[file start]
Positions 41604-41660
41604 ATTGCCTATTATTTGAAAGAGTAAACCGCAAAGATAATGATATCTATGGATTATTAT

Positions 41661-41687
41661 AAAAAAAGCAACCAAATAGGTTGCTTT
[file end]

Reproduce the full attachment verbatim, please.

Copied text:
Positions 41604-41660
41604 ATTGCCTATTATTTGAAAGAGTAAACCGCAAAGATAATGATATCTATGGATTATTAT

Positions 41661-41687
41661 AAAAAAAGCAACCAAATAGGTTGCTTT